Scapular dyskinesia is a term used to describe poor movement patterns of the shoulder blade. The shoulder blade, or scapula, moves in multiple planes and must be coordinated with the glenohumeral joint in order to allow full range of motion of the shoulder. When the length, strength or timing for firing the scapular stabilizing musculature is not optimal, scapular dyskinesia occurs. One type of scapular dyskinesia is winging of the scapulae.
Scapular winging can result from either weakness or stiffness of multiple muscle groups, including serratus anterior, trapezius, rhomboid major and minor, and/or levator scapulae. Of these muscles, serratus anterior is the most common muscle contributing to winging. It is a flat muscle that originates on the upper eight or nine ribs and inserts on the medial border of the scapula. Its primary action is to stabilize the scapula against the rib cage, then laterally rotate the inferior angle of the scapula during overhead activity. The trapezius muscle may also be involved with scapular winging. This muscle helps retract, elevate and rotate the scapula and is most often injured with surgeries in the cervical area. A third muscle group that may be involved is the rhomboid major and minor, which together retract, elevate and medially retract the inferior angle of the scapula. Injury to these muscles can be a result of entrapment of the C5 nerve under a hypertrophied scalene muscle.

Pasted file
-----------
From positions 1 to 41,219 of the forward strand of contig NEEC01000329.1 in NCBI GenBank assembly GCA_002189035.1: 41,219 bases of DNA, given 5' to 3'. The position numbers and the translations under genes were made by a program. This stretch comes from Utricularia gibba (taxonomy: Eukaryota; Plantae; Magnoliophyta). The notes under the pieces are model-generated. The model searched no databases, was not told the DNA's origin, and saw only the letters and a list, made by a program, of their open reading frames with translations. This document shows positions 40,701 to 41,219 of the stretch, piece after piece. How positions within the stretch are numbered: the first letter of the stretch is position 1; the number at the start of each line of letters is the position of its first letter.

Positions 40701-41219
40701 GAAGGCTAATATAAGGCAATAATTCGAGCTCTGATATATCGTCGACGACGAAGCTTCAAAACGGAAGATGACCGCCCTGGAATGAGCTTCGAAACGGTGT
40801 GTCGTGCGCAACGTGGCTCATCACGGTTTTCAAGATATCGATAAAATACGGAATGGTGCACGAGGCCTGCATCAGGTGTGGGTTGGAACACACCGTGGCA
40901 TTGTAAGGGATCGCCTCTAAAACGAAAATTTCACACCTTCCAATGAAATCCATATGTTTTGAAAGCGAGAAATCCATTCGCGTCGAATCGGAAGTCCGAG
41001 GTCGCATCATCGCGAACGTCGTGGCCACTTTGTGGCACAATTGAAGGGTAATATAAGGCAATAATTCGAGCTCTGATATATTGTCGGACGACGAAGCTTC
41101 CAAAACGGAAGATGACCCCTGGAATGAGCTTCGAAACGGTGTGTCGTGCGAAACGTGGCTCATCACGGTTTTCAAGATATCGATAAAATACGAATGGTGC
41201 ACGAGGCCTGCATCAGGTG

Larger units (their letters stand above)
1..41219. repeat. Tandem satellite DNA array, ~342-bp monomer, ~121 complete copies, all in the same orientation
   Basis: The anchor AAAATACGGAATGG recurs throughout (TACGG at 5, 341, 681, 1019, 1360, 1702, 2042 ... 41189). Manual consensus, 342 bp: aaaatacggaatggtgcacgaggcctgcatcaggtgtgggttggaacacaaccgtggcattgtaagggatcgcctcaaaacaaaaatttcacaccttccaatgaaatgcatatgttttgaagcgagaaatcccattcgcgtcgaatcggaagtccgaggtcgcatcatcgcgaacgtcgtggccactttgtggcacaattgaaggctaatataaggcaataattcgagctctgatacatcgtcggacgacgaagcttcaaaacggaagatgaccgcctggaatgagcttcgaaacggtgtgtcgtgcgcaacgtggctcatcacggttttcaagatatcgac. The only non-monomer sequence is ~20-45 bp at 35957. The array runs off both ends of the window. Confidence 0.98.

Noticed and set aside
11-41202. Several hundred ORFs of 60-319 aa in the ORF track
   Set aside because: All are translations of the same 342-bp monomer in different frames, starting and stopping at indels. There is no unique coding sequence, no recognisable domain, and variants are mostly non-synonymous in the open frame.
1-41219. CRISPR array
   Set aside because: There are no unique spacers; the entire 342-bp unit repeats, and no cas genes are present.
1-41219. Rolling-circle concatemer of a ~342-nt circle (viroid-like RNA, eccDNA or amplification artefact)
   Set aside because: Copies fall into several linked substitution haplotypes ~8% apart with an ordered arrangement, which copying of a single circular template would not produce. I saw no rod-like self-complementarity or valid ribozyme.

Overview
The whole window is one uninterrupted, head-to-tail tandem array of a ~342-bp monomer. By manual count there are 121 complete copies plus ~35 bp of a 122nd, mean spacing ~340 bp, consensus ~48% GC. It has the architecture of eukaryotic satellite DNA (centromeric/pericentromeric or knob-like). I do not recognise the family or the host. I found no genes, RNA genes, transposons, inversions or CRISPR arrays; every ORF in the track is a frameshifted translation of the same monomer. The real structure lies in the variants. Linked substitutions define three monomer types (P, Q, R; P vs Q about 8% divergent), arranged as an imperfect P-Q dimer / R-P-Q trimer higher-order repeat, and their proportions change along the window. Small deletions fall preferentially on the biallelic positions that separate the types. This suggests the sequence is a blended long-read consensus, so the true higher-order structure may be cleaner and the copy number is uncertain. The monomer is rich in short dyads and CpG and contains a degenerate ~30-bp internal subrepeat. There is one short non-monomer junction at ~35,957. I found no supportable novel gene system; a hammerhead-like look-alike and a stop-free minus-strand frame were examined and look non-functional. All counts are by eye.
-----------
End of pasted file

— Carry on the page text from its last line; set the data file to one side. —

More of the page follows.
The cause of scapular dyskinesia is a muscle imbalance of the scapular stabilizers that can either be neurogenic in nature or inherently muscular. With scapular winging in particular, traction or stretch injuries to the long thoracic nerve can be a primary cause. The long thoracic nerve passes between the anterior and middle scalenes then travels along the chest wall to the serratus anterior. Positions in overhead sports can easily stretch the long thoracic nerve resulting in repetitive or traumatic stretch injuries to the nerve and resulting in neuropraxia that inhibits the serratus anterior. Neuropraxia can occur with increases in nerve length of only ten per cent. Aside from long thoracic nerve injuries, spinal accessory nerve injury can also lead to scapular winging as it inhibits trapezius muscle activity.